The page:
How to be happy

During my tour of the tiny ‘Centre d’appareillage’ at Niamey’s central hospital I met Hawa. She had already greeted me enthusiastically, speaking in perfect French when I came in. I wasn’t sure whether she was staff or patient.  She was practicing walking, with one leg of her own and the other an artificial one that was produced at the centre.  After my rounds I returned to where we had met. She was taking a break. What she is doing, learning to walk again, is hard.Hawa1

We sat for about an hour and chatted. I learned that she was from Agadiz, a city more or less in the center of the country, which also happens to be the meeting points of all the traffic routes: trafficking of drugs, weapons and those poor souls from all over Africa who spent fortunes to get to a very uncertain future in Europe, if they make it through the Sahara at all, and survive its various predators, heat, thirst and then the boat ride to Europe.

Hawa and her family were in a car when they were attacked. Here in the Sahel and Sahara, there is the equivalent of the Somali piracy practices. Most of the attacks are done by criminals who want cars and money, or maybe they are just high on drugs and have guns they like to shoot.  She was severely wounded and, her luck, picked up by ICRC and transported to the hospital. At the hospital her leg was amputated. After that she became a patient of the rehab center where I am spending this week. She is poster lady for CICR, for the rehab center and for the miracles that P&O (prosthetics and orthotics) professionals and physical therapists can perform.

Hawa is about 40 years old and has three children, divided between her ex-husband and herself.  Her French is so good that I suspect she was a school teacher but I haven’t asked. There are so many other things I want to ask her about her life before and after.

I noticed she had the name of a man tattooed on her arm, looking much like the numbers one sees on the arms of concentration camp survivors. I asked her what that was and why, wondering whether she was, at a young age – it was clearly an old tattoo – promised to a man who had already written his name on her. The ensuing conversation was a bit confused and I could tell she was not willing to share much with several men standing nearby. One of the attending therapists told me she had written it herself because she was in love with that man, at which she started to laugh. It’s hard to imagine a woman in this conservative country doing such a thing. Suffice to say she is no longer married, also unusual. Maybe hubby has taken a younger wife elsewhere – after all what good is a wife with only one leg.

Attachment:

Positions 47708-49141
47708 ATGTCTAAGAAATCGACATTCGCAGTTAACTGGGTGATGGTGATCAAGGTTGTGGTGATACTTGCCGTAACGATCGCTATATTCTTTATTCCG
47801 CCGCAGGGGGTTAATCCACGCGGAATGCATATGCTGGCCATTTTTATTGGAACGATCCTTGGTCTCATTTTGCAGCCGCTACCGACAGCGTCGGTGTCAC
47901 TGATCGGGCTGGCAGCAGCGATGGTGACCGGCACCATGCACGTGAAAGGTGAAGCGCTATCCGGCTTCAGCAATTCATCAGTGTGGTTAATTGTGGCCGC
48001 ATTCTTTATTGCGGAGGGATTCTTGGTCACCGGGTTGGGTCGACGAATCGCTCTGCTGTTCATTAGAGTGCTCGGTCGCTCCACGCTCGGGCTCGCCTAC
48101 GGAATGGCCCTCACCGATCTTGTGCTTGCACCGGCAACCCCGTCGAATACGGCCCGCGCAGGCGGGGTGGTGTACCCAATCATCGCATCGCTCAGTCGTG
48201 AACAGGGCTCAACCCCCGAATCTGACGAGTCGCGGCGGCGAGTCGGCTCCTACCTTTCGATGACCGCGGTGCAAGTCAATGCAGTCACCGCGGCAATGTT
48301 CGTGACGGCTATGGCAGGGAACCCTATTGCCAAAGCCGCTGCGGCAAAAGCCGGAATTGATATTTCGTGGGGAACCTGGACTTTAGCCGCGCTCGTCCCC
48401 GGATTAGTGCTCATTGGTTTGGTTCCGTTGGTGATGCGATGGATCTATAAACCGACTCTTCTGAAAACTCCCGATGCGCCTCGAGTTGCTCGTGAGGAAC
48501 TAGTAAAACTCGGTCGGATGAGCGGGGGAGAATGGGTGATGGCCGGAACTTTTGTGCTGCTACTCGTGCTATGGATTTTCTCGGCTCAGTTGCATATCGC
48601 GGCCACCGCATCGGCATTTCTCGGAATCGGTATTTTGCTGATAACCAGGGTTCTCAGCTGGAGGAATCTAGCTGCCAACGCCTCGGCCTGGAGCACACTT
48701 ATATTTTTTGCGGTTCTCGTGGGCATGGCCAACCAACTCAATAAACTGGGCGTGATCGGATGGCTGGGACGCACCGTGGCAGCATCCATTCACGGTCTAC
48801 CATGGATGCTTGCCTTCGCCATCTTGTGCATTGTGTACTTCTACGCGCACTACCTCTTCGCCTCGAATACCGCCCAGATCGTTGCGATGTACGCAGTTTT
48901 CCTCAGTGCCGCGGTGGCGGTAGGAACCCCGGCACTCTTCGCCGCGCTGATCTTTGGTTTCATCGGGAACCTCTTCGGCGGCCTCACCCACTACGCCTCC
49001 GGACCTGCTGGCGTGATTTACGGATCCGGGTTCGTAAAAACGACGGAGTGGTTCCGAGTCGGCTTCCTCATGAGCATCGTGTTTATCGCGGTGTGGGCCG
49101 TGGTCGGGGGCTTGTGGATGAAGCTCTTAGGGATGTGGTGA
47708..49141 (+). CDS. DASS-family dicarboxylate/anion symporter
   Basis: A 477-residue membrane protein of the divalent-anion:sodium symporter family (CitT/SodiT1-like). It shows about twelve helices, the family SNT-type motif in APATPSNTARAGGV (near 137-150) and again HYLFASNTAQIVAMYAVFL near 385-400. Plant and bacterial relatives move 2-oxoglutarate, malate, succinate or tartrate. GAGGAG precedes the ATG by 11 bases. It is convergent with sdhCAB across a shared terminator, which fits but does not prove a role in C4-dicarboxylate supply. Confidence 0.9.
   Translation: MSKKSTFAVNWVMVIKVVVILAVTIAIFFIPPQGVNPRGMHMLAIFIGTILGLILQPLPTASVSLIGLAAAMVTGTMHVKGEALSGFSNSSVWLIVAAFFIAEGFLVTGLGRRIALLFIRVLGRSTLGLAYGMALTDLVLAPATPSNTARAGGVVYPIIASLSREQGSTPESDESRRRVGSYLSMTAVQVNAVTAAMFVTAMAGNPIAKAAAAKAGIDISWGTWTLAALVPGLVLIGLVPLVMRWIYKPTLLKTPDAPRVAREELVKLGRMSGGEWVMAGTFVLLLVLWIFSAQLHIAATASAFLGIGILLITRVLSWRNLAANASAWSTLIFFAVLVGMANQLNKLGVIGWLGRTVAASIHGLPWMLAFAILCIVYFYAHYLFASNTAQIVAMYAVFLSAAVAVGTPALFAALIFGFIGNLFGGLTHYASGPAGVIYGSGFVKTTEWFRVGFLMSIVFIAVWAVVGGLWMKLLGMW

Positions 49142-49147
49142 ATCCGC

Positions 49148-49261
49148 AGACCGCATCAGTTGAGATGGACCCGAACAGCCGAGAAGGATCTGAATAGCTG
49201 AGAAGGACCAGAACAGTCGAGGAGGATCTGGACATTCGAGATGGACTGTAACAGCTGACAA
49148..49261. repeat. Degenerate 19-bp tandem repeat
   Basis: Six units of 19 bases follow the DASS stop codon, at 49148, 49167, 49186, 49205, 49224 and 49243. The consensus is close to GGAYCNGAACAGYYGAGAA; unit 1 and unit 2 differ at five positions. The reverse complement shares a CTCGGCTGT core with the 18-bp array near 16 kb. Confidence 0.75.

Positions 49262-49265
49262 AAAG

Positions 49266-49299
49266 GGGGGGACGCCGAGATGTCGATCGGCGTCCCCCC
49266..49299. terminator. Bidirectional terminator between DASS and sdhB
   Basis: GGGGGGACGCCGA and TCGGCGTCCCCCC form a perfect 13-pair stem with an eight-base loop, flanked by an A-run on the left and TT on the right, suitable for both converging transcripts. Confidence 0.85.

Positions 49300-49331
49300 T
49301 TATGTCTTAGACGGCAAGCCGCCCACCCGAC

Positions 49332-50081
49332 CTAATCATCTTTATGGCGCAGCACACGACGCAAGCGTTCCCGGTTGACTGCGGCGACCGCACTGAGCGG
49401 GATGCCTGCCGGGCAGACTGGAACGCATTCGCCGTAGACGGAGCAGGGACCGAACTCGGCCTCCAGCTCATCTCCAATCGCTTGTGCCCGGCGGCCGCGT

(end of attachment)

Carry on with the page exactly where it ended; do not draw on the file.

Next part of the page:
There are other people I saw in the center and in the adjacent PT section, with what look like bullet wounds and/or amputations. Some told me their stories – attacks survived. North and Northeast of Niamey is like the Wild West, where there is only one law which is dictated by those who have the most guns, good transport and money that can buy loyalty from anyone hungry for money.

In the book A Force for Good that I am reading, about the Dalai Lama (and written by Daniel Goleman) he tells the story of someone who is asked to comment on people who are ultra rich. He responds by saying, incredulously, “but they only have one stomach?” I was wondering about these warlords and traffickers in the Sahara – they too have only one stomach; what can they do with all these riches they accumulate, while traversing the Sahara, over the bodies of all these hapless people, seeking a better life?  Maybe they drive around in a nice car, with air conditioning, a Rolex on their wrist and the latest Apple watch/phone. But they are in the Sahara where there is no electricity, no recharging stations, just heat and sand. Do they care what time it is and whether they had sufficiently REM sleep last night?  Are they happy? And then I think of Hawa and her smile and her positive energy to embrace whatever comes her way.

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